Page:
UPDATE: The Sox are sending Alex Wilson and Gabe Speier to Detroit along with Cespedes.
10:18 AM: Ken Rosenthal says the deal is done. It’s Cespedes and two players for Porcello and a minor leaguer. We’ll update you when we know the names of the minor leaguers changing teams.
10:00 AM: Alex Speier of the Boston Globe says the Red Sox will send two additional players to the Tigers. Which makes this deal make more sense.
9:40 AM: The Tigers and Red Sox are pulling off a big trade according to Fox’s C.J. Nitkowski: starting pitcher Rick Porcello to Boston in exchange for outfielder Yoenis Cespedes.
Porcello is a perfect fit for Boston who, as you may have heard, is in the market for a starting pitcher. He’ll turn 26 at the end of the month but he already has six full seasons as a starter under his belt. In those seasons he’s 76-63 with a 4.30 ERA and 655 strikeouts and 263 walks in 1073.1 innings. Those numbers have a lot of learning curve built into them, however — he started extremely young — and a lot of TERRIBLE Tigers infield defense over the years, which has hurt the groundball-heavy Porcello a lot. In 2014 he was outstanding, going 15-13 with a 3.43 ERA and 129 strikeouts against 41 walks in 204.2 innings.
Cespedes certainly has pop, an arm built for a big outfield like the one in Detroit and the potential to uncork an excellent season, but his on-base percentage — .294 last season, .316 in his three seasons, heavily weighted by his first one — is a major problem. Also: Comerica Park is not going to be the best place in the world for his home run stroke.
Both Cespedes and Porcello have one year to go before free agency.
Jon Morosi reports that the Tigers’ busy Thursday morning may not yet be over:
The Reds are making Mike Leake and Mat Latos available, though many teams are also inquiring about Johnny Cueto. The Tigers farm system is not stellar these days, so it’ll be interesting to see who they’re dangling for quality big league pitching.
As the first few notes of “I will remember you” by Sarah Mclachlan plays, Andrew Heaney reflects on the transaction that, in the space of a couple of hours, sent him from the Marlins to the Dodgers to the Angels:
Now, if you excuse me, I’m off to read Tom Shales’ expansive oral history of the Andrew Heaney: the Dodgers years.
Less than an hour ago we learned that the Angels had traded Howie Kendrick to the Dodgers. So, who plays second base for the Angels? Well, here’s a possibility:
Rutledge turns 26 in April. While he has shown some flashes in short bursts — and while he really rocketed through the Rockies system — he’s never really established himself as a major league quality bat, hitting .259/.308/.403 in 947 plate appearances across three seasons. He has played more shortstop than second base, but that’s not to suggest that he’s a plus glove either, as he really can’t handle short. Obviously the Angels will, as the Rockies have done, see if he can handle second base full time.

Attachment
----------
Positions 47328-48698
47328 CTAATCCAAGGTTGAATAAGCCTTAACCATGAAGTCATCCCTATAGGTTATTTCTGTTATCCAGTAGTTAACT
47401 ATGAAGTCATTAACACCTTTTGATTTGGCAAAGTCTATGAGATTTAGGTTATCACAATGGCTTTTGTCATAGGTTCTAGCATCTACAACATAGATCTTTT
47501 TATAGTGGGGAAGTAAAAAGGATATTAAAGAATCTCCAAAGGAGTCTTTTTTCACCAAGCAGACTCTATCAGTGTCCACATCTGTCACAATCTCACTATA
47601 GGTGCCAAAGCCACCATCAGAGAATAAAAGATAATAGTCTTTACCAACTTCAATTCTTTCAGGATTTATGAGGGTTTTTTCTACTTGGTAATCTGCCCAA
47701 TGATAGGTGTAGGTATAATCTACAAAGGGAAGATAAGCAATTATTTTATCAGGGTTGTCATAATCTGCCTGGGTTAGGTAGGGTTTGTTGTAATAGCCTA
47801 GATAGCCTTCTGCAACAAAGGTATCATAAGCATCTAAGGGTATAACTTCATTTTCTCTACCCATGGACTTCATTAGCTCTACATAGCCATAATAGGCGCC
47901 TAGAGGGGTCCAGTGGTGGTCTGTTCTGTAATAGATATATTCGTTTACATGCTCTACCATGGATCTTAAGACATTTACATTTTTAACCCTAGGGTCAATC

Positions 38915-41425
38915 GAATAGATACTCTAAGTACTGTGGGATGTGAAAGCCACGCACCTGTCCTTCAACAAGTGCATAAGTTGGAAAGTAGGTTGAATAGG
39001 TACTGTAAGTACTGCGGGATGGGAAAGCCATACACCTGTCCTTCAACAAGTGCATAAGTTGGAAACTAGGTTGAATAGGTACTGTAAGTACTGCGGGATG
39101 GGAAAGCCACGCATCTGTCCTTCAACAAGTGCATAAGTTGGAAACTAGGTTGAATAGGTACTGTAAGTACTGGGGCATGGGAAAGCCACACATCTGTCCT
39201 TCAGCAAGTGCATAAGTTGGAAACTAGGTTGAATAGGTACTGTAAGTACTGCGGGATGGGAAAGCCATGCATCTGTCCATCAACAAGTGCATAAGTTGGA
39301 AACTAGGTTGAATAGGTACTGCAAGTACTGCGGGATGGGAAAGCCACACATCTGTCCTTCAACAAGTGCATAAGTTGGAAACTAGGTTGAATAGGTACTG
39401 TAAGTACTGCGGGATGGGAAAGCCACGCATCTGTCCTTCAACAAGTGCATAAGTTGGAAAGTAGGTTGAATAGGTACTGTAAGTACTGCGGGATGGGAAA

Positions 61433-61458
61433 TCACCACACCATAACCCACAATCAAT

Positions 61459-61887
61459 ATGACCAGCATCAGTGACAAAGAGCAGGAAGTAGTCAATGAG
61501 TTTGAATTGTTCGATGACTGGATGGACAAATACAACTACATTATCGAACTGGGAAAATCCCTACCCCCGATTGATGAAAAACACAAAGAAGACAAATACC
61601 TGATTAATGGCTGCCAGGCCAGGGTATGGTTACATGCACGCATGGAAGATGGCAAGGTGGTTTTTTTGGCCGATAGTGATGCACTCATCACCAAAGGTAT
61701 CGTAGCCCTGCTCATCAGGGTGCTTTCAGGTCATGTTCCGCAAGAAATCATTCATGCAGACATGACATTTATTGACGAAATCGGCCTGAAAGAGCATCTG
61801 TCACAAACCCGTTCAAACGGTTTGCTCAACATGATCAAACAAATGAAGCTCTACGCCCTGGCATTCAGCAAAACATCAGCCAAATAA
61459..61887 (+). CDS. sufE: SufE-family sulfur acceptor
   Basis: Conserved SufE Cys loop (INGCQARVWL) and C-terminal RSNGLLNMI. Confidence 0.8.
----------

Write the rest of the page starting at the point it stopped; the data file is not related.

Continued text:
In exchange, the Rockies got themselves a really nice reliever. Diaz had a 2.20 ERA and a 48/10 K/BB ratio in 32 2/3 innings in Double-A last season before coming up in September and allowing two runs in 5 2/3 innings for the Angels. With his high-90s fastball and slider, he could be a long-term closer for Colorado.
This is getting wilder and wilder. After the six-player trade between the Dodgers and Marlins which, in turn, raised questions about whether one of the players involved would retire or not, Ken Rosenthal reports that the Dodgers have decided to take the most well-known of the players they received — starting pitching prospect Andrew Heaney — and flip him to the Angels.
The return: Howie Kendrick. Which answers the question of “who’s going to play second base for the Dodgers now that Dee Gordon is gone.”
Kendrick has had an above-average bat at second base for several years now, most recently posting a line of .293/.347/.397, which amounts to an OPS+ of 115. He has averaged 142 games a year and an OPS+ of 116 over the past four years. He’s not as flashy as Dee Gordon, I suppose, but he’s a better baseball player by just about every other measure.
Which means that, in effect, the Dodgers traded Dee Gordon and spare and/or retiring parts for a way better second baseman and way better spare parts. Nice trick, Andrew Friedman and Farhan Zaidi!
Also fun here: before yesterday’s trade of Drew Butera, the Dodgers and Angels hadn’t traded in literally decades, now they’ve done two in two days.
For the Angels, they get a nice pitching prospect in Heaney. As for who plays second base for them? Well, I have no freakin’ idea.